|953||Back||Railroad Retirement Benefits|
Employers and employees covered by
Retirement Act pay higher retirement
taxes than those covered by the Social
Security Act, so that railroad
retirement benefits remain substantially higher than social security
1. How do the average monthly railroad retirement and social security benefits paid to retired employees and spouses compare?
The average age annuity
being paid by the Railroad Retirement Board at the end of fiscal year
2003 to career rail employees was $2,000 a month, and for all retired
rail employees the average was $1,555. The average age retirement
benefit being paid under social security was $900 a month. Spouse
benefits averaged $600 a month under railroad retirement compared to
$440 under social security.
2. Are the benefits awarded to recent retirees generally greater than the benefits payable to those who retired years ago?
Yes, because recent awards are based on higher average earnings. For career railroad employees retiring at the end of fiscal year 2003, regular annuity awards averaged over $2,625 a month while monthly benefits awarded to workers retiring at full retirement age under social security averaged about $1,205. If spouse benefits are added, the combined benefits for the employee and spouse would approximate $3,700 under railroad retirement coverage, compared to $1,805 under social security. Adding a supplemental annuity to the railroad family's benefit increases average total benefits for current career rail retirees to over $3,735 a month.
3. How much are the disability benefits currently awarded?
Disabled railroad workers
retiring directly from the railroad industry at the end of fiscal year
2003 were awarded over $2,240 a month on the average while awards for
disabled workers under social security averaged almost $925.
4. Can railroaders retire at earlier ages than workers under social security?
Railroad employees with 30 or more years of creditable service are
eligible for regular annuities based on age and service the first full
month they are age 60, and rail employees with less than 30 years of
creditable service are eligible for regular annuities based on age and
service the first full month they are age 62.
5. Does social security offer any benefits that are not available under railroad retirement?
Social security does pay
certain types of benefits that are not available under railroad
retirement. For example, social security provides children's benefits
when an employee is disabled, retired or deceased. Under current law,
the Railroad Retirement Act only provides children's benefits if the
employee is deceased.
6. How much are monthly benefits for survivors under railroad retirement and social security?
Survivor benefits are
generally higher if payable by the Board rather than social security. At
the end of fiscal year 2003, the average annuity being paid to all aged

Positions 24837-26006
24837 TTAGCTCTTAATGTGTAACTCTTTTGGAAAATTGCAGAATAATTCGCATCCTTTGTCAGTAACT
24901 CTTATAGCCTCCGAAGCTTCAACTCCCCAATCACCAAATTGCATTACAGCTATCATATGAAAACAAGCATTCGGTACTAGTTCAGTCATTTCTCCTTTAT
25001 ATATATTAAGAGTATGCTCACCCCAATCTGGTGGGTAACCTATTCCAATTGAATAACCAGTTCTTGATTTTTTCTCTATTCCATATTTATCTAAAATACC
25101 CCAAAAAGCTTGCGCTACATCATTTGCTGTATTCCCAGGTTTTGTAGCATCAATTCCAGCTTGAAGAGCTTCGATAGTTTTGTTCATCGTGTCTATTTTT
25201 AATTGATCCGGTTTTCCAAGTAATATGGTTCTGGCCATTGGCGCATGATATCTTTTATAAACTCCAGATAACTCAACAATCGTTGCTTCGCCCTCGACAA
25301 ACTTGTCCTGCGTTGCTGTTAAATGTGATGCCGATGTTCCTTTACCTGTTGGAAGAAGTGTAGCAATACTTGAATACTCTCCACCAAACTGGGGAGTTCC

and disabled widow(er)s averaged $980 a month, compared to $855 under
7. How do railroad retirement and social security lump-sum death benefit provisions differ?
Both the railroad retirement and social security systems provide a
lump-sum death benefit. The railroad retirement lump-sum benefit is
generally payable only if survivor annuities are not immediately due
upon an employee's death. The social security lump-sum benefit may be
payable regardless of whether monthly benefits are also due. Both
railroad retirement and social security provide a lump-sum benefit of
$255. However, if a railroad employee completed 10 years of service
before 1975, the average railroad retirement lump-sum benefit payable is
$960. Also, if an employee had less than 10 years of service, but had at
least 5 years of such service after 1995, he or she would have to have
had an insured status under social security law (counting both railroad
retirement and social security credits) in order for the $255 lump-sum
benefit to be payable.
8. How do railroad retirement and social security (PDF format) payroll taxes compare?
payroll taxes, like railroad retirement benefits, are calculated on a
two-tier basis. Rail employees and employers pay tier I taxes at the
same rate as social security taxes, 7.65 percent, consisting of 6.20
percent on earnings up to $87,900 in 2004 and 1.45 percent for Medicare
hospital insurance on all earnings.
9. How much are regular railroad retirement taxes for an employee earning $87,900 in 2004 compared to social security taxes?
The maximum amount of regular railroad retirement taxes that an employee earning $87,900 can pay in 2004 is $9,914.25, compared to $6,724.35 under social security. For railroad employers, the maximum annual regular retirement taxes on an employee earning $87,900 are $15,252.45 compared to $6,724.35 under social security. Employees earning over $87,900, and their employers, will pay more in retirement taxes than the above amounts because the Medicare hospital insurance tax of 1.45 percent is applied to all earnings.